Date on Master's Thesis/Doctoral Dissertation


Document Type

Master's Thesis

Degree Name



Pharmacology and Toxicology

Committee Chair

McGregor, W. Glenn


Cancer--Genetic aspects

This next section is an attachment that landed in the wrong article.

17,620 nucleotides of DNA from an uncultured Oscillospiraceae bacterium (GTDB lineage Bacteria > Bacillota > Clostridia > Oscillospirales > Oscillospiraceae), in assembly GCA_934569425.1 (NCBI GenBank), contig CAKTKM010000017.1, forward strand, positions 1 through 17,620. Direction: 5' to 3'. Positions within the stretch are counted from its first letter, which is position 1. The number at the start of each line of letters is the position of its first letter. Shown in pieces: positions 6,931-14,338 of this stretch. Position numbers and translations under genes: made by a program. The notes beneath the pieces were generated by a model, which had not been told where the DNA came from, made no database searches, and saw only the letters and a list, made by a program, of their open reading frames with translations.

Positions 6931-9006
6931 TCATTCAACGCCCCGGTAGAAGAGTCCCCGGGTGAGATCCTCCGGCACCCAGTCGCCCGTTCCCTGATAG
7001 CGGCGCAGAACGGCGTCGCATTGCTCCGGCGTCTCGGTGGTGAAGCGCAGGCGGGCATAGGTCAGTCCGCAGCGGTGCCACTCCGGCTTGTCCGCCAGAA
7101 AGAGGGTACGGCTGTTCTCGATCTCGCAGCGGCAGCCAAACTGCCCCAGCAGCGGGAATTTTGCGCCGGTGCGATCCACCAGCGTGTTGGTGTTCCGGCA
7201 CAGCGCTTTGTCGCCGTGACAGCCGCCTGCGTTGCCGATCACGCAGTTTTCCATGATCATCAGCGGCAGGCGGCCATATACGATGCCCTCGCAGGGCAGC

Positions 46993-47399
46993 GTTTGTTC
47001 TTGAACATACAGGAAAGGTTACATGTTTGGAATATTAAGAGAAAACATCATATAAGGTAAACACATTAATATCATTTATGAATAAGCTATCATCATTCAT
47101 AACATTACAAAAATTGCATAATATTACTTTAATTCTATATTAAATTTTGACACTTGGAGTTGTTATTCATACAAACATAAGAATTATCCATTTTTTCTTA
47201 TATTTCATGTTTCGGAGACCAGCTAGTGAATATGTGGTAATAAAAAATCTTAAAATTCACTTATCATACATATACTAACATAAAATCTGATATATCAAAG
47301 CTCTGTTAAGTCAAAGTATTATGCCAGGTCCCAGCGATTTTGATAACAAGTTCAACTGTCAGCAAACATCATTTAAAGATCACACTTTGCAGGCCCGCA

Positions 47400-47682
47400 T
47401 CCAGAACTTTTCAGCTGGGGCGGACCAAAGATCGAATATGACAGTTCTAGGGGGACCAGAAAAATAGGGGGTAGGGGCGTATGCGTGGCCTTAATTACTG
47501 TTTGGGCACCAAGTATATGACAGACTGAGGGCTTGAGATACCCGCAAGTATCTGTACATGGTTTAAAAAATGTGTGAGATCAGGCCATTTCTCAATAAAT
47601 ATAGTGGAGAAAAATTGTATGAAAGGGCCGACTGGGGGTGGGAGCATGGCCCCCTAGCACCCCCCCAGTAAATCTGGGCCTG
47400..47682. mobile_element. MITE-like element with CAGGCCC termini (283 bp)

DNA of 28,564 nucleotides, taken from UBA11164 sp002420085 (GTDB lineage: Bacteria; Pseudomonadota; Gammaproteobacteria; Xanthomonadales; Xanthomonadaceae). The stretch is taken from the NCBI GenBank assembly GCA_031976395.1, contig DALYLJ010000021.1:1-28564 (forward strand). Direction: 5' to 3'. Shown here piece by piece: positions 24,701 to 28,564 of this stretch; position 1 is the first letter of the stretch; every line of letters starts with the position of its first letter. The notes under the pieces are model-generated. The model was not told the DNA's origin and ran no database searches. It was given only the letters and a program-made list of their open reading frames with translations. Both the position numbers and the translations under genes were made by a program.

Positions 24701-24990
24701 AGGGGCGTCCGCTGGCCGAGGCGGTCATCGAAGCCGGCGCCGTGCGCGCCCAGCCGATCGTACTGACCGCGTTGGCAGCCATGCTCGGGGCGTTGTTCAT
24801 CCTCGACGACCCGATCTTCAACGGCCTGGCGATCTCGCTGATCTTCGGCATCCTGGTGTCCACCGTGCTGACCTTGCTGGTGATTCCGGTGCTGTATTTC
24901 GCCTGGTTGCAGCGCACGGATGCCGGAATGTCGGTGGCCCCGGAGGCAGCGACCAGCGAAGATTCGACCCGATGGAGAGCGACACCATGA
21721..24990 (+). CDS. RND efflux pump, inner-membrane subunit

The Y family of DNA polymerases in higher eukaryotes contains at least four members which are implicated in potentially error-prone replication through unrepaired damage in the genome. These proteins are encoded by the REV1, POLH, POLI, and POLK genes. An inherited deficiency in one of these DNA polymerases (POL?) is the molecular defect in the cancer prone xeroderma pigmentosum (XP) variant syndrome, making POL? the most studied member of this family. However, there exist critical gaps in our knowledge on the function of the other known Y family members (POL I, POL K, and REV1). The goal of this proposal is to investigate the in vivo function of DNA POLI, and the hypothesis that DNA polymerase I acts as a mutagenic polymerase in translesion synthesis and as a tumor suppressor through a separate mechanism. To test this hypothesis, the mutagenic effects of chemical carcinogens which form structually different adducts will be examined in cells lacking POL? and/or POL I . To characterize the tumor suppressor function(s) of POL I, cell cycle progression will be monitored after UV in POL I null cells along with global gene expression. Finally, a novel mouse model will be used to determine the effect of pol? and/or polI deficiency on UV- and chemically-induced skin cancer.